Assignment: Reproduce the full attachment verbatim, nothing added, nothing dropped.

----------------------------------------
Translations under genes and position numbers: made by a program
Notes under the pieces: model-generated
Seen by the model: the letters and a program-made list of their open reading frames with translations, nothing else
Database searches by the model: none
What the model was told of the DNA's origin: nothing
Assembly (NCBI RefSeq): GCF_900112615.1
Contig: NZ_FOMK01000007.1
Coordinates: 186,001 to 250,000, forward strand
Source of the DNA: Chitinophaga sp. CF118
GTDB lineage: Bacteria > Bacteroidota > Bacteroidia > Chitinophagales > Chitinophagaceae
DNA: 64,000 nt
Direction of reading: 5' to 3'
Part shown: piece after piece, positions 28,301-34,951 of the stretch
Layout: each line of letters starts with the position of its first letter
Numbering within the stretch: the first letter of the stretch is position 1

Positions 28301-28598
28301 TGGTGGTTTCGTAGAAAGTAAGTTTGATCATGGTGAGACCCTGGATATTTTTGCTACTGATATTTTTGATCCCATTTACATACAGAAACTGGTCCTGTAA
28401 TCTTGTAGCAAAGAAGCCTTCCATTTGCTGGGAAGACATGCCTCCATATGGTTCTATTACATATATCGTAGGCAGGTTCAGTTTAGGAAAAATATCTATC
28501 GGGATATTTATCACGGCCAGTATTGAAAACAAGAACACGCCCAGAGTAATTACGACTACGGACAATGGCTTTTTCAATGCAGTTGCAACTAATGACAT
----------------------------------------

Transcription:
Translations under genes and position numbers: made by a program
Notes under the pieces: model-generated
Seen by the model: the letters and a program-made list of their open reading frames with translations, nothing else
Database searches by the model: none
What the model was told of the DNA's origin: nothing
Assembly (NCBI RefSeq): GCF_900112615.1
Contig: NZ_FOMK01000007.1
Coordinates: 186,001 to 250,000, forward strand
Source of the DNA: Chitinophaga sp. CF118
GTDB lineage: Bacteria > Bacteroidota > Bacteroidia > Chitinophagales > Chitinophagaceae
DNA: 64,000 nt
Direction of reading: 5' to 3'
Part shown: piece after piece, positions 28,301-34,951 of the stretch
Layout: each line of letters starts with the position of its first letter
Numbering within the stretch: the first letter of the stretch is position 1

Positions 28301-28598
28301 TGGTGGTTTCGTAGAAAGTAAGTTTGATCATGGTGAGACCCTGGATATTTTTGCTACTGATATTTTTGATCCCATTTACATACAGAAACTGGTCCTGTAA
28401 TCTTGTAGCAAAGAAGCCTTCCATTTGCTGGGAAGACATGCCTCCATATGGTTCTATTACATATATCGTAGGCAGGTTCAGTTTAGGAAAAATATCTATC
28501 GGGATATTTATCACGGCCAGTATTGAAAACAAGAACACGCCCAGAGTAATTACGACTACGGACAATGGCTTTTTCAATGCAGTTGCAACTAATGACAT